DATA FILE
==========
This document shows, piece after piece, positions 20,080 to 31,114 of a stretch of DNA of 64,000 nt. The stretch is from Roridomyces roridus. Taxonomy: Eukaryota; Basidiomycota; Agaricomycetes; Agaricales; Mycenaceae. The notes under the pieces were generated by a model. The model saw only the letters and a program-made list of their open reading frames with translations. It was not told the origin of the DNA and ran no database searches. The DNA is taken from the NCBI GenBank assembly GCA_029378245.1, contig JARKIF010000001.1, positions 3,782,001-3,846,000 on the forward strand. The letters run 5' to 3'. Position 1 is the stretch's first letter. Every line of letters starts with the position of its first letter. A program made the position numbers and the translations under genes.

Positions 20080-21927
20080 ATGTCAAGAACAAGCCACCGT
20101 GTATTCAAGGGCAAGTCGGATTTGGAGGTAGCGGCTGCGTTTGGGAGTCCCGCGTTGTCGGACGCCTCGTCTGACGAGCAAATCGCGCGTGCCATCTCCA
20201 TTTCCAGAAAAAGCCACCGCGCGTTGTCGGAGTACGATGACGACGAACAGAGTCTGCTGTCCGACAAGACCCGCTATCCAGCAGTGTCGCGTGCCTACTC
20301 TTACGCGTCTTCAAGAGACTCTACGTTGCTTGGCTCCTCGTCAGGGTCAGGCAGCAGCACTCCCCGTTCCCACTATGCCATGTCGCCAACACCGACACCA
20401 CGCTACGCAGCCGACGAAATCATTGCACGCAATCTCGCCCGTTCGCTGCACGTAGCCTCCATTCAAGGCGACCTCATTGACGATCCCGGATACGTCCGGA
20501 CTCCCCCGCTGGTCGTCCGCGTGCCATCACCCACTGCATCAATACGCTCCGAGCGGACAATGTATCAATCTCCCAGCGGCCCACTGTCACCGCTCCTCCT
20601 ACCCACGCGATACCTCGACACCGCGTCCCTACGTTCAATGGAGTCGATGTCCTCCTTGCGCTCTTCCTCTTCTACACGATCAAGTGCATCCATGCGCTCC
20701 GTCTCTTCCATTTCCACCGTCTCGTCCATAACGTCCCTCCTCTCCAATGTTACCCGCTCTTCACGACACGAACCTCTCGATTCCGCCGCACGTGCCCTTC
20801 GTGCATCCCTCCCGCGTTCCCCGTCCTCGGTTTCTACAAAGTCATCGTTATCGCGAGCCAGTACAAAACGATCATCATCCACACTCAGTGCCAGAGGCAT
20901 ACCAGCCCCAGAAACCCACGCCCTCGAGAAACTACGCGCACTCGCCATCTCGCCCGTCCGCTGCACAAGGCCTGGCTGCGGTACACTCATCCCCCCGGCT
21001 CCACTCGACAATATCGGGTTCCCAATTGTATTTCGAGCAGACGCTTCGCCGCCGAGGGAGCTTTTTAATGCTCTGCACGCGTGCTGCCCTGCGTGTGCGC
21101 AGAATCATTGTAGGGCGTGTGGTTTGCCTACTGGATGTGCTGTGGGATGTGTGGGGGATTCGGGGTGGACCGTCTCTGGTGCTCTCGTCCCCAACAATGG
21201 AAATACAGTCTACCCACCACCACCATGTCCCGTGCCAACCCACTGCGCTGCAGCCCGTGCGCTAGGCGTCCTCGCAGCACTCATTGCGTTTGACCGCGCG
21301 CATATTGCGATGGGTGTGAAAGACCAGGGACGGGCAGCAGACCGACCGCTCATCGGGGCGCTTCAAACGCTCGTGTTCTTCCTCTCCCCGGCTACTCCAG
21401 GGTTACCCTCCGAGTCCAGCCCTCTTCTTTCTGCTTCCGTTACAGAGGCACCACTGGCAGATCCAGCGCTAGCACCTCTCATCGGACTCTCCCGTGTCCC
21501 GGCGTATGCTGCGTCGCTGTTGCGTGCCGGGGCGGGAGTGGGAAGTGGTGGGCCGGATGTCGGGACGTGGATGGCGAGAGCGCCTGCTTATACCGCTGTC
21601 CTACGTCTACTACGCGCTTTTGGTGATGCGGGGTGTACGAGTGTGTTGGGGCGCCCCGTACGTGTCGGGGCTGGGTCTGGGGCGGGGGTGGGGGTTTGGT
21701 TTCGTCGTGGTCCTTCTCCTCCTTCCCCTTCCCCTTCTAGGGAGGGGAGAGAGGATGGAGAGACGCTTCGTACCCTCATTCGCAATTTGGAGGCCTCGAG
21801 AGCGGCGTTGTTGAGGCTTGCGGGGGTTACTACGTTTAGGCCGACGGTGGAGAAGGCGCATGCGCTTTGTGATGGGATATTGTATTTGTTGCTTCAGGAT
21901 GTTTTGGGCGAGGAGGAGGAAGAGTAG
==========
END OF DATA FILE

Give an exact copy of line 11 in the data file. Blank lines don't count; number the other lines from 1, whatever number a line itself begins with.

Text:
20801 GTGCATCCCTCCCGCGTTCCCCGTCCTCGGTTTCTACAAAGTCATCGTTATCGCGAGCCAGTACAAAACGATCATCATCCACACTCAGTGCCAGAGGCAT